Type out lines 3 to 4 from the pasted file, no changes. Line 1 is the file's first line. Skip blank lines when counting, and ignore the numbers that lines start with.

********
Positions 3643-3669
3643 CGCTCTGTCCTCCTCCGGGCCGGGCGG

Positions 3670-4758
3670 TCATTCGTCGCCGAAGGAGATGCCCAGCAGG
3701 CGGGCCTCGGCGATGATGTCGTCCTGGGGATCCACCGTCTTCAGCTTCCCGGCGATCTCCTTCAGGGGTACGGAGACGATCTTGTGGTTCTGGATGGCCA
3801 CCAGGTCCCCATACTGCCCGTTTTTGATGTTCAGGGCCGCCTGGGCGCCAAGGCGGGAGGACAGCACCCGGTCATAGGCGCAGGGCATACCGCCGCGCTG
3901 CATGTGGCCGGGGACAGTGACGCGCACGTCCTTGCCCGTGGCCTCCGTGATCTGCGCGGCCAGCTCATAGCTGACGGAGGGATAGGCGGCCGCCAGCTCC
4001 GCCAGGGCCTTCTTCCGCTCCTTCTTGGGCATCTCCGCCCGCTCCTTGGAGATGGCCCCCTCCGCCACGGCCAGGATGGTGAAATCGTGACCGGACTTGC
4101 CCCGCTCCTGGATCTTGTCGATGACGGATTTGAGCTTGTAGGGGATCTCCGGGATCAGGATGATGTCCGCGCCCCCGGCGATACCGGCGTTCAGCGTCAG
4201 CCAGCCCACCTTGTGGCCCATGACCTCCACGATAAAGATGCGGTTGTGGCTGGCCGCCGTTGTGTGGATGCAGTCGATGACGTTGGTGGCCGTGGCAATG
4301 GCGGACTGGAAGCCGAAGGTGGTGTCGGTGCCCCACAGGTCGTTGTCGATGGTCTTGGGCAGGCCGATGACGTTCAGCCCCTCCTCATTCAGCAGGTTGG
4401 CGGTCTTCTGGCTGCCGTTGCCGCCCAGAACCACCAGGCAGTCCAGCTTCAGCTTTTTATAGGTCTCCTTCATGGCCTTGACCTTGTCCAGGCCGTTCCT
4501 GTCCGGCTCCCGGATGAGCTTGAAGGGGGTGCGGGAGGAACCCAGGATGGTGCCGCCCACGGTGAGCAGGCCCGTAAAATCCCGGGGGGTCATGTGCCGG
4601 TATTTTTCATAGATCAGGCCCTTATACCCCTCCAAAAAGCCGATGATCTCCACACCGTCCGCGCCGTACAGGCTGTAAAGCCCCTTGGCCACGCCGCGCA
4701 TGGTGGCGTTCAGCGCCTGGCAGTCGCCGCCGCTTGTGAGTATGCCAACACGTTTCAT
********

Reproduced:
Positions 3670-4758
3670 TCATTCGTCGCCGAAGGAGATGCCCAGCAGG